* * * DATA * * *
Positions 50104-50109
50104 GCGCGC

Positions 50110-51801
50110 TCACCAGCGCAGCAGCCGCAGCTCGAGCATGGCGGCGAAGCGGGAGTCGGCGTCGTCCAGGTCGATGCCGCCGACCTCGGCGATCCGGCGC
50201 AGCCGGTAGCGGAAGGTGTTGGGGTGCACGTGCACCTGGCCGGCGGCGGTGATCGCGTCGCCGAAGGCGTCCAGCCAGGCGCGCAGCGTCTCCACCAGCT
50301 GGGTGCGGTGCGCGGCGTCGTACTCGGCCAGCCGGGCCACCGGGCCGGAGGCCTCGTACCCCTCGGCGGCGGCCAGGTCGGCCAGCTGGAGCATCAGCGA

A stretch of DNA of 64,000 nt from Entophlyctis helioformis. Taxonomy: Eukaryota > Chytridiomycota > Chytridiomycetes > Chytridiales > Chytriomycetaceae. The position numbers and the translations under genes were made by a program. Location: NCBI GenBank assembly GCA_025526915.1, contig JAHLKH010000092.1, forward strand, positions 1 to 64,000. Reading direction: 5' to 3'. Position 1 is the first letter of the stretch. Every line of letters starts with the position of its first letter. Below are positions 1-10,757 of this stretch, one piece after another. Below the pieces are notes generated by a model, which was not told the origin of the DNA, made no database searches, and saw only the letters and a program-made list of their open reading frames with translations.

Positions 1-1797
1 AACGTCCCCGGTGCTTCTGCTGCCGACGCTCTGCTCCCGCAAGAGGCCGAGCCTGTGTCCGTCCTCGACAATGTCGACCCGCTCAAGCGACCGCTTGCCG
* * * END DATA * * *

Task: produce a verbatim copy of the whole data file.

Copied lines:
Positions 50104-50109
50104 GCGCGC

Positions 50110-51801
50110 TCACCAGCGCAGCAGCCGCAGCTCGAGCATGGCGGCGAAGCGGGAGTCGGCGTCGTCCAGGTCGATGCCGCCGACCTCGGCGATCCGGCGC
50201 AGCCGGTAGCGGAAGGTGTTGGGGTGCACGTGCACCTGGCCGGCGGCGGTGATCGCGTCGCCGAAGGCGTCCAGCCAGGCGCGCAGCGTCTCCACCAGCT
50301 GGGTGCGGTGCGCGGCGTCGTACTCGGCCAGCCGGGCCACCGGGCCGGAGGCCTCGTACCCCTCGGCGGCGGCCAGGTCGGCCAGCTGGAGCATCAGCGA

A stretch of DNA of 64,000 nt from Entophlyctis helioformis. Taxonomy: Eukaryota > Chytridiomycota > Chytridiomycetes > Chytridiales > Chytriomycetaceae. The position numbers and the translations under genes were made by a program. Location: NCBI GenBank assembly GCA_025526915.1, contig JAHLKH010000092.1, forward strand, positions 1 to 64,000. Reading direction: 5' to 3'. Position 1 is the first letter of the stretch. Every line of letters starts with the position of its first letter. Below are positions 1-10,757 of this stretch, one piece after another. Below the pieces are notes generated by a model, which was not told the origin of the DNA, made no database searches, and saw only the letters and a program-made list of their open reading frames with translations.

Positions 1-1797
1 AACGTCCCCGGTGCTTCTGCTGCCGACGCTCTGCTCCCGCAAGAGGCCGAGCCTGTGTCCGTCCTCGACAATGTCGACCCGCTCAAGCGACCGCTTGCCG